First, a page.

<feature>pax-jdbc-config</feature>
</feature>

The xml example above, defines a feature that:

  1. Depends on the feature created by the bundle project
  2. Depends on the pax-jdbc-config feature (built-in in karaf)
  3. Creates the following configuration (will end up in the file etc/org.ops4j.datasource-handlereg-test.cfg in the karaf installation):

    Listing 5.

    osgi.jdbc.driver.name=derby
    dataSourceName=jdbc/handlereg
    url=jdbc:derby:memory:handlereg;create=true
    ops4j.preHook=handleregdb
    

    Explanation of the configuration:

    1. osgi.jdbc.driver.name=derby will make pax-jdbc-config use the DataSourceFactory that has the name “derby”, if there are multiple DataSourceFactory services in the OSGi service registry
    2. ops4j.preHook=handleregdb makes pax-jdbc-config look for a PreHook service named “handleregdb” and call its “prepare” method (i.e. the liquibase script runnner defined at the start of this section)
    3. url=jdbc:derby:memory:handlereg;create=true is the JDBC URL, which one third of the conection properties needed to create a DataSource from a DataSourceFactory (the other two parts are username and password, but they aren’t needed for an in-memory test database)
    4. dataSourceName=jdbc/handlereg gives the name “jdbc/handlreg” to the DataSource OSGi service, so that components that waits for a DataSource OSGi service can qualify what service they are listening for

Implementing the business logic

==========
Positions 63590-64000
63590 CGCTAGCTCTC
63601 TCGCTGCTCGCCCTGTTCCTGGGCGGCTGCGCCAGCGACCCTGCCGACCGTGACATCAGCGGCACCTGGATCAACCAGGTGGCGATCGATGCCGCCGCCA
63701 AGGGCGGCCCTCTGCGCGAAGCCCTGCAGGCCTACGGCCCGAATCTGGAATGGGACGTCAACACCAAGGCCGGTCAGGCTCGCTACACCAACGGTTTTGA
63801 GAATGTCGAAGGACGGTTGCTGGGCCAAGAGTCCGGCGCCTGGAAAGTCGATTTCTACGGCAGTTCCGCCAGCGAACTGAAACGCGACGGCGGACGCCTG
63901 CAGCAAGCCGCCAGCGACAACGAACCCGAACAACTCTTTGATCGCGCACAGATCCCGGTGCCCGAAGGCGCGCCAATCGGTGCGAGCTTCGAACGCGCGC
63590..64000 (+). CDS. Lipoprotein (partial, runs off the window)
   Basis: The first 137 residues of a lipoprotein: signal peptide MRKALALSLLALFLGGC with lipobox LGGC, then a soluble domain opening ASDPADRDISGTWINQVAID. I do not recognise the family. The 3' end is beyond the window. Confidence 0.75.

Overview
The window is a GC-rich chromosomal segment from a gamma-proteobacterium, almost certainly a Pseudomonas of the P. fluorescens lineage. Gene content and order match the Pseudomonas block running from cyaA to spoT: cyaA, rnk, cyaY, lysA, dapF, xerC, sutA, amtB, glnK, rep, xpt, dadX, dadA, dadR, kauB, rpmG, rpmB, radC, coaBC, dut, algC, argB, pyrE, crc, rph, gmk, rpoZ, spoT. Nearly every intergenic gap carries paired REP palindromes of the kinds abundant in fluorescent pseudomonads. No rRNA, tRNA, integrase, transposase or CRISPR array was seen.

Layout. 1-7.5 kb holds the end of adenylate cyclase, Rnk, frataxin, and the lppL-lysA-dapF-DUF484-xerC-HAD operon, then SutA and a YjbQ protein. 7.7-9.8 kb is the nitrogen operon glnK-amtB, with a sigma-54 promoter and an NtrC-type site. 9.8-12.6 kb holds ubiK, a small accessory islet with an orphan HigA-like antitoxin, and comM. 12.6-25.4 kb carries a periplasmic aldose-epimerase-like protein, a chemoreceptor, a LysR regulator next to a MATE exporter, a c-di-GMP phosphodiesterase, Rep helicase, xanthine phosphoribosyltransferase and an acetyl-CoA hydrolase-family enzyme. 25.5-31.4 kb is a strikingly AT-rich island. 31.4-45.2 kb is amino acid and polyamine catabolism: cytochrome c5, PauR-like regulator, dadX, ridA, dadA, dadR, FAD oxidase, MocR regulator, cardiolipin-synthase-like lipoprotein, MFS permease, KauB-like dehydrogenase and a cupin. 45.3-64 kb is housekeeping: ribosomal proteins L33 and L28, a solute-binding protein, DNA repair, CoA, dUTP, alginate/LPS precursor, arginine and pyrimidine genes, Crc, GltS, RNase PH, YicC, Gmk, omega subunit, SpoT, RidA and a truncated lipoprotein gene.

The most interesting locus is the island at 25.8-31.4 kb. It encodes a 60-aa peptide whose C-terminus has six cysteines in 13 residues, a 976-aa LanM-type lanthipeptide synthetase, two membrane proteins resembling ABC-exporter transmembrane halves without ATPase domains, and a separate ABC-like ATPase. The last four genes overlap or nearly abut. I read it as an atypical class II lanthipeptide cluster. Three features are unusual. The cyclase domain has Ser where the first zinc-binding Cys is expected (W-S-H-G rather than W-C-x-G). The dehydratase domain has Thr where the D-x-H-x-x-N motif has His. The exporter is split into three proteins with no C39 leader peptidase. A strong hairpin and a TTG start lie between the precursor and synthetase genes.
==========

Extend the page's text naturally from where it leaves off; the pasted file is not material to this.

The business logic OSGi bundle defines a DS component accepting a DataSource with a particular name and exposing the business logic service interface:

Listing 5.

@Component(service=HandleregService.class, immediate=true)
public class HandleregServiceProvider implements HandleregService {

    private DataSource datasource;

    @Reference(target = "(osgi.jndi.service.name=jdbc/handlereg)")
    public void setDatasource(DataSource datasource) {
        this.datasource = datasource;
    }

    ... // Implementing the methods of the HandleregService interface
}

The target argument with the value “jdbc/handlereg”, matching the dataSourceName config value, ensures that only the correct DataSource service will be injected.

The implementations of the methods in the business logic service interface all follow the same pattern:

  1. The first thing that happens is that a connection is created in a try-with-resource. This ensures that the database server doesn’t suffer resource exhaustion
  2. The outermost try-with-resource is followed by a catch clause that will catch anything, log the catch and re-throw inside an application specific runtime exception (I really don’t like checked exceptions)
  3. A new try-with-resource is used to create a PreparedStatement.
  4. Inside the try, parameters are added to the PreparedStatement. Note: Parameter replacements in PreparedStatements are safe with respect to SQL injection (parameters are added after the SQL has been parsed)
  5. Then, if it’s a query, the returned ResultSet is handled in another try-with-resource and then the result set is looped over to create a java bean or a collection of beans to be returned